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Bush Administration Pushes for Secrecy in Transportation
At the behest of the Bush administration, Oklahoma Senator James Inhofe inserted language into a multi-billion dollar transportation bill (H.R. 3550) that would grant the government new authority to withhold transportation information that it considers to be "sensitive security information."
This broad language could obscure from the public almost any information related to transportation, including environmental impacts of oil spills, or nuclear waste shipment routes. In addition, the provisions would override state and local open records laws, restrict public input on transportation projects, and greatly reduce public oversight of transportation security.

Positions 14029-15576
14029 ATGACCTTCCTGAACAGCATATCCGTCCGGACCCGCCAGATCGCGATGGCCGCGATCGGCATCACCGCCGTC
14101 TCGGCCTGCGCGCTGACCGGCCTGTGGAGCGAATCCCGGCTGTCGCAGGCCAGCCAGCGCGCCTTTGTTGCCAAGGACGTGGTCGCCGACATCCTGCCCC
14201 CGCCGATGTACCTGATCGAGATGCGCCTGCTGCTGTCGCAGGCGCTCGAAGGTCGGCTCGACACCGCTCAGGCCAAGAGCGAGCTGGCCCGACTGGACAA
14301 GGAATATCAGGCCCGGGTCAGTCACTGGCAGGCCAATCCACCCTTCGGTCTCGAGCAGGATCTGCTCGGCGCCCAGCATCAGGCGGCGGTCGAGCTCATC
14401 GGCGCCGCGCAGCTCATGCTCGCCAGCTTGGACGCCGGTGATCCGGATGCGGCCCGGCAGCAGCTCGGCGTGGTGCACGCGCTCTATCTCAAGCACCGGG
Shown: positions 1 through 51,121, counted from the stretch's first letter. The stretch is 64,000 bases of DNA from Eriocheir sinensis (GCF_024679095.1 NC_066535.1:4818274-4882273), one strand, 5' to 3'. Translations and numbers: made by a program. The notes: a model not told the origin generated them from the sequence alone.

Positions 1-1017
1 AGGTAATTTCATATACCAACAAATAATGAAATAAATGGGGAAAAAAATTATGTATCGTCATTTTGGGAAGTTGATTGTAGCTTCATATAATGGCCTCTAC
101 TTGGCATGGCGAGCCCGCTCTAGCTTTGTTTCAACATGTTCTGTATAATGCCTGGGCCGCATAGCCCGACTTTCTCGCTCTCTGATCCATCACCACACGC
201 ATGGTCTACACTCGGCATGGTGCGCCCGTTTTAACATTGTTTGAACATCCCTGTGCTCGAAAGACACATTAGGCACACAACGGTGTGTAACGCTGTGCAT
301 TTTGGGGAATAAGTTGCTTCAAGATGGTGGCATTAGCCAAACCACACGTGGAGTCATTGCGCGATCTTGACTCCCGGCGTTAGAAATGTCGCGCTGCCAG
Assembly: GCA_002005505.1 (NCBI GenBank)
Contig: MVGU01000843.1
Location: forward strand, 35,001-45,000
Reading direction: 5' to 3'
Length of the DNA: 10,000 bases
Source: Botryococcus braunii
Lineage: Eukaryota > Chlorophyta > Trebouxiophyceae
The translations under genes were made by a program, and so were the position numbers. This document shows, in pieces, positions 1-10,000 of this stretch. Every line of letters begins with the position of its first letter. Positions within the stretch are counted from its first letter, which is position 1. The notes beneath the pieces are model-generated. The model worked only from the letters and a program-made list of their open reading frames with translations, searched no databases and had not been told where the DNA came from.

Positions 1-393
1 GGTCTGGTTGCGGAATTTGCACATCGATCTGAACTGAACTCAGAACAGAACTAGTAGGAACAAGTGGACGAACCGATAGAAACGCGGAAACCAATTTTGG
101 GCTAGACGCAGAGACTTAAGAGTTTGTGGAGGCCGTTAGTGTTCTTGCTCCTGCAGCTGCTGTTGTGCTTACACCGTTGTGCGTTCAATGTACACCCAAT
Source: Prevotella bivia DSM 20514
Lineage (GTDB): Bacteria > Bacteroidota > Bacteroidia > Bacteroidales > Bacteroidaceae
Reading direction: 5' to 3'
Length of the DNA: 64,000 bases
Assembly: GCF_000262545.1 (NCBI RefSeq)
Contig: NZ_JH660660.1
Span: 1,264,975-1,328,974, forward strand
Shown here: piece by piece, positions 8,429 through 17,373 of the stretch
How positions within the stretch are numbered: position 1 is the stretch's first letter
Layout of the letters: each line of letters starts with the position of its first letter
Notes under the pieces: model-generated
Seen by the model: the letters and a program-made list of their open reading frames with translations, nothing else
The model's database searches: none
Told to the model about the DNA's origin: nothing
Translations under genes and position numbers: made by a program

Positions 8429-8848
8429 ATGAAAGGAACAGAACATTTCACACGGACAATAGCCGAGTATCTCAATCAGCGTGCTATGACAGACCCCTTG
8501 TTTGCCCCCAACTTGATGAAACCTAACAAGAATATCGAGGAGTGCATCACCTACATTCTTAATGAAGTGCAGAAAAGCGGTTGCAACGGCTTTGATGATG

Since taking office, the Bush administration has removed public information from agency websites, issued executive orders that empower agencies to withhold public information, and drafted other legislation that allows companies to hide basic health and safety information. All of these changes go well beyond classification procedures that for years have protected legitimate government secrets.
The transportation bill is now under negotiation to work out differences between the versions that passed the House and Senate. Some 20 Senators and 50 Representatives must agree on final passage before the bill goes to the President's desk. Congress can still delete the secrecy provision.